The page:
@indemnifyme - I read all the Nancy Drew books when I was younger too. I think they're still writing more even now-from what I remember, different authors keep up with the series under pseudonym Carolyn Keene.
I also remember reading some Sherlock Holmes Victorian detective fiction when I was in school. I didn't particularly care for it though. At the time I found them to be really outdated!
Also, I usually prefer mysteries that aren't centered on a detective that knows what they are doing. I like the ones where a regular person stumbles on a mystery and then solves the crime.
@jonrss - I can see how writing detective fiction would be difficult. Even though you know the ending, you still have to write an interesting story! Anyway, I hope one day you will be able to finish one of those detective stories sitting on your hard drive.
I've never tried to write detective fiction myself, although when I was younger I like to read a lot. Nancy Drew was my favorite when I was in middle school. I read through my libraries entire collection of Nancy Drew books-the older series and the newer series!
Has anyone every tried to write mystery fiction? They say that it's easy because you know who did it from the start and you can just work backward.But let me tell you, it's not that easy.
I have a hard drive filled with aborted attempts at mystery stories. Some how they always go awry or come up incomplete. I don't know how the more ubiquitous detective fiction authors can pump out as much material as many of them do. I haven't made it to the end of one story let alone 27.
What are your guys favorite detectives in literature? I would like to mention two.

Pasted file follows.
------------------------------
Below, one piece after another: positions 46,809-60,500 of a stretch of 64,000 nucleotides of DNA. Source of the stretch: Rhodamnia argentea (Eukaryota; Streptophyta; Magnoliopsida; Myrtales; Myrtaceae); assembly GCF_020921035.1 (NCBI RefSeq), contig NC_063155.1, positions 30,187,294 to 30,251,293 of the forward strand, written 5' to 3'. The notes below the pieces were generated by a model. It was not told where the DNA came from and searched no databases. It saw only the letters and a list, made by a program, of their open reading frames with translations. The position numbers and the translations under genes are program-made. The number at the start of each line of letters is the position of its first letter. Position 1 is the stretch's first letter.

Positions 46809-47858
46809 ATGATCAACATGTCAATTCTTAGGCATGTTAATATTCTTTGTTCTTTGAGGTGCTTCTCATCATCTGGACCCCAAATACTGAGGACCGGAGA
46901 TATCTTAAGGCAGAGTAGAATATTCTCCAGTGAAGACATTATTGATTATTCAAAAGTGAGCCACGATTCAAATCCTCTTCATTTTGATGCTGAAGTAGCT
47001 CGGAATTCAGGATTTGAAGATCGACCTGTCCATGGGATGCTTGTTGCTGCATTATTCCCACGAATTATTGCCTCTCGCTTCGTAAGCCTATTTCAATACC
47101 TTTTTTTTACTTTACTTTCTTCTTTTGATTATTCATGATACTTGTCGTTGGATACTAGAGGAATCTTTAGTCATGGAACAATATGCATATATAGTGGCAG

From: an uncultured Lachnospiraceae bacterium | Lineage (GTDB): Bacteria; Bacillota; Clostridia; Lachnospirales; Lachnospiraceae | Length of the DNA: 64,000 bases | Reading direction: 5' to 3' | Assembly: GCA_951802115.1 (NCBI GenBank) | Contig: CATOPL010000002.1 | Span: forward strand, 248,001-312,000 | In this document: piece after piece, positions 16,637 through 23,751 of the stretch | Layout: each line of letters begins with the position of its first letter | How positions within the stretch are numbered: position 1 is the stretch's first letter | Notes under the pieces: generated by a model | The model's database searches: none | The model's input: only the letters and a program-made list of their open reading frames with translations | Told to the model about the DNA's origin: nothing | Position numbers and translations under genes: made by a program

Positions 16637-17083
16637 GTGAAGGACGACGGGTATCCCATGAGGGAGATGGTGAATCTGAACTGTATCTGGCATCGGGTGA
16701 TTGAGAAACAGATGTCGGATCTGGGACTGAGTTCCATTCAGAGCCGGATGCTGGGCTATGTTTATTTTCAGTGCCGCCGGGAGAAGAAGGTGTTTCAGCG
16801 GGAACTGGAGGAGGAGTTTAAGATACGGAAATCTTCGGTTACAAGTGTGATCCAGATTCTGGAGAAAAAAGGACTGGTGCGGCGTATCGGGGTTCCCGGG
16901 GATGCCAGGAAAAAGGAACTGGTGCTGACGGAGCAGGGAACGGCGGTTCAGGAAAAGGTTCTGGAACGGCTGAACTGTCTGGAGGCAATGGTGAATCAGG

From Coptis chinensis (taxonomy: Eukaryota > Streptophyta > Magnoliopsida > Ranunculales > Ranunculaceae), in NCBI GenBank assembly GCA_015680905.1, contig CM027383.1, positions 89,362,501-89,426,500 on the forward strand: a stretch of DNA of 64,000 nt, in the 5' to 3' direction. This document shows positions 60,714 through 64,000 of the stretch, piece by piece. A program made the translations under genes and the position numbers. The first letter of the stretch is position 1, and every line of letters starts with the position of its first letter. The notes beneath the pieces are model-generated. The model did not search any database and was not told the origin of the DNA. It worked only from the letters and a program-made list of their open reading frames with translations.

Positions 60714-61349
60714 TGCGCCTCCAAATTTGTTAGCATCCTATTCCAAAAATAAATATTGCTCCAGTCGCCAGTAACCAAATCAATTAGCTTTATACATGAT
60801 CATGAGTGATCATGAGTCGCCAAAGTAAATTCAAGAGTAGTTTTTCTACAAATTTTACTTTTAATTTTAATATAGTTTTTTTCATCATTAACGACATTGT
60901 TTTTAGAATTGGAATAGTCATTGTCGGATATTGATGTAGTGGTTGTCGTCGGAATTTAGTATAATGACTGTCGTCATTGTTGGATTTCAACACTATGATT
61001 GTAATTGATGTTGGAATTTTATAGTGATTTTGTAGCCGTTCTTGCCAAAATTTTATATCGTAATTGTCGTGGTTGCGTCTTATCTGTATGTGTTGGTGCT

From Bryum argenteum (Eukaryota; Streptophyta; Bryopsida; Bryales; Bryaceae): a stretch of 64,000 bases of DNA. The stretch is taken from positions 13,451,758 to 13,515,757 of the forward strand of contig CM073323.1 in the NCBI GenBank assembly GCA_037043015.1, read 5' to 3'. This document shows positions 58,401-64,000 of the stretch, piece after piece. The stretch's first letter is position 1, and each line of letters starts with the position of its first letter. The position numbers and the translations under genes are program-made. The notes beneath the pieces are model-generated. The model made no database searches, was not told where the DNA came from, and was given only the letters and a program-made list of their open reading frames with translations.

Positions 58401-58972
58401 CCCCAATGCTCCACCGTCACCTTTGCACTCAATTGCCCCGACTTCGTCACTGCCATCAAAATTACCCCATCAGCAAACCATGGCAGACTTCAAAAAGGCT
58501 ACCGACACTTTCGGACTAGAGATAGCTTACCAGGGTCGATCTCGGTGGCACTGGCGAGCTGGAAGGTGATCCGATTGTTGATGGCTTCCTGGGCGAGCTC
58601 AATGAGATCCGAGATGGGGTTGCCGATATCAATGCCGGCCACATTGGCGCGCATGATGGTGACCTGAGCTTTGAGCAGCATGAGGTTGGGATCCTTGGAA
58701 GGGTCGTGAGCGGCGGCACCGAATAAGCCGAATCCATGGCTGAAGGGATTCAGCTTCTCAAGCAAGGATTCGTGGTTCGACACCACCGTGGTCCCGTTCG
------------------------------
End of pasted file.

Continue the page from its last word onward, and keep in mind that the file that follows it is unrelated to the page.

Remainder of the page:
First is probably the most famous detective of all time, Sherlock Holmes. I read all the Sherlock Holmes stories when I was a kid and again as an adult. They are irresistible. Holmes is the archetypal private detective and has dazzled readers for 5 consecutive generations.
The next one is more contemporary. It is Lisbeth Salander from the millennium trilogy of novels by Stieg Larson. She is unlike any character I have ever read. She is tough and vulnerable, smart and helpless, talented and yet incomplete. She is also tough as nails and not afraid to get her hands dirty. She is nothing at all like Sherlock Holmes but she is a great detective none the less.
I absolutely love to read detective stories. For the classics like Agatha Christie to the new masters like Walter Mosley and Elmore Leonard.
There is a reason that mystery books are the most popular kind of literature in the world. No one can resist a salacious crime and a cunning and charismatic detective who is able to deconstruct the details and reach an amazing conclusion.
Detective novels offer us everything from suspense, to romance to comedy to horror. And everyone is intrigued by the unknown. So I think it is likely that detective books will continue to be written and read for many years to come.